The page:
I am a wildlife behavioral ecologist specializing in ungulates (hoofed mammals). As a graduate student in Princeton University’s Department of Ecology and Evolutionary Biology, I studied the maternal and antipredator behavior of Thomson’s gazelle, a small-bodied East African antelope. I was interested in understanding how mothers manage the often competing demands of raising a highly vulnerable offspring while simultaneously maintaining their own fecundity (i.e. getting enough food) and avoiding predation themselves. My project involved a lot of fieldwork in Laikipia, Kenya – always a fun topic for tweeting!
After completing my Ph.D. I spent a couple of years teaching undergraduate courses and assisting with projects in my graduate advisor’s lab while searching for the next step. The next step turned out to be a postdoctoral position at the Max Planck Institute for Ornithology and the University of Konstanz in Germany! For this position I will be shifting away from individual behavioral strategies to focus on collective behavior of animal groups. I’ll be investigating vigilance behavior, collective predator detection, and information transfer in groups of gazelles and other savannah ungulates. This project will involve some fun high-tech camera set-ups and more exciting fieldwork in Kenya!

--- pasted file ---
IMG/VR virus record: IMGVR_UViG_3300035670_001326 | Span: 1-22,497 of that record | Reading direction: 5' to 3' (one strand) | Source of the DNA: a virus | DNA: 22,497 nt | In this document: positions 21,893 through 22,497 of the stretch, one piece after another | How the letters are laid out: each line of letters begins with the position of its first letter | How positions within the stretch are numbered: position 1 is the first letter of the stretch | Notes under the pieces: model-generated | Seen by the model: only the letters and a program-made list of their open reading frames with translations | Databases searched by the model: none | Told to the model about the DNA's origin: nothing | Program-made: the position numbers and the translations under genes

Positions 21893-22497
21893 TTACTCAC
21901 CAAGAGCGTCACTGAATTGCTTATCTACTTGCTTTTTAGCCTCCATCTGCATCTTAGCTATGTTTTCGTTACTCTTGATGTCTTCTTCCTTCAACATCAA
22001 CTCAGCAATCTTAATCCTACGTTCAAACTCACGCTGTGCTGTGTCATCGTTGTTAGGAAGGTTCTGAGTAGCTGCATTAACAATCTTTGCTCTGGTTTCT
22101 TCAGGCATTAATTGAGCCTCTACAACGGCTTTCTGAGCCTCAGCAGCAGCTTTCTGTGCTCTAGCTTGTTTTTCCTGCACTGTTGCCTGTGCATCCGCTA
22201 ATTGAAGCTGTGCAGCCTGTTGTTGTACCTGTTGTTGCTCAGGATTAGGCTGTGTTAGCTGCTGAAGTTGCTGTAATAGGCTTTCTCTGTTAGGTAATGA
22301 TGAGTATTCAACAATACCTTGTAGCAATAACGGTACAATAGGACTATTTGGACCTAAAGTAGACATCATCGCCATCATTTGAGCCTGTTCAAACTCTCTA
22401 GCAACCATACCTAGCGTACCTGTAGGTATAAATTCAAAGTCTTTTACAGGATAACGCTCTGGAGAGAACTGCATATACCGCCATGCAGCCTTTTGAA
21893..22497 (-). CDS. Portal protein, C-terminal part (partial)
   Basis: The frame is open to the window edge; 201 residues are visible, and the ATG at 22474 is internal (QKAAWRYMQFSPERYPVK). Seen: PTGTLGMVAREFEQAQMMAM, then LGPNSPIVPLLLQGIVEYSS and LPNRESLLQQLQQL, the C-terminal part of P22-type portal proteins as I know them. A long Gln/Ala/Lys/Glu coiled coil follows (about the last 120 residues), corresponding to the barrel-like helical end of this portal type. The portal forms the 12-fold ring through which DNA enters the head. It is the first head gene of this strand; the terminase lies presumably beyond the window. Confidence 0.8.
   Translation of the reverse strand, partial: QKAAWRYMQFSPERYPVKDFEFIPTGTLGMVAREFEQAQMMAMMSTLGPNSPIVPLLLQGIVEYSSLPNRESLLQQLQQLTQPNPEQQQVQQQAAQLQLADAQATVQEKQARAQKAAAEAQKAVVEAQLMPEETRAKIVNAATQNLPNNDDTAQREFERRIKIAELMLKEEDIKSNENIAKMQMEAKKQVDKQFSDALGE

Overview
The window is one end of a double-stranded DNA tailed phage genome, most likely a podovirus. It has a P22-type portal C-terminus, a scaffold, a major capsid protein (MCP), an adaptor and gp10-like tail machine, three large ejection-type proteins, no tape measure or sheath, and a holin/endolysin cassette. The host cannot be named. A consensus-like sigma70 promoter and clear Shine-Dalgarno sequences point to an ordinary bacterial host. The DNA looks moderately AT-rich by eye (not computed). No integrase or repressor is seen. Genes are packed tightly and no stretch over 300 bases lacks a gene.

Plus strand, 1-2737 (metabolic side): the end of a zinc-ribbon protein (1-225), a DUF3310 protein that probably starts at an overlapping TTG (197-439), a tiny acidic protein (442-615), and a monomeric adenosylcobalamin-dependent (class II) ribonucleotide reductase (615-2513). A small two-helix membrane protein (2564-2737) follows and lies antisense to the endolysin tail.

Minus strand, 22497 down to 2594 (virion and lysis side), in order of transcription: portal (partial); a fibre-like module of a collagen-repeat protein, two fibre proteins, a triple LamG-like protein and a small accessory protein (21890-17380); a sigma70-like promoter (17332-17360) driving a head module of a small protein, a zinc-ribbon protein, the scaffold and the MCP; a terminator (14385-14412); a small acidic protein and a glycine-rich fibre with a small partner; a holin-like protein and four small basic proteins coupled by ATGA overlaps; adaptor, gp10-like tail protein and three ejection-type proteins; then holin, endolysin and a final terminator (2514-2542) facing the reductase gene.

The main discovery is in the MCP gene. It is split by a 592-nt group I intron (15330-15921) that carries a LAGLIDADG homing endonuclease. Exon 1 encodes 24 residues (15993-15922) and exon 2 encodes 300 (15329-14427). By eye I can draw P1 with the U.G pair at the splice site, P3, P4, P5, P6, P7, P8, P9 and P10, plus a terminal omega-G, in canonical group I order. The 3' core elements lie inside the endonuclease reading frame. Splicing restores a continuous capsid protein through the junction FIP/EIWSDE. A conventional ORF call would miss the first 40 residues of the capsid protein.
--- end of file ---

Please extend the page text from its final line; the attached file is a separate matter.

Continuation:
During my curatorial week on I’ll be tweeting about my past and present research efforts, my road (so far!) to a career in behavioral ecology, my recent job search experience, along with other topics that come up along the way. I will also be tweeting many many wildlife photos. Check out my website at www.blaircostelloe.com to learn more about my work!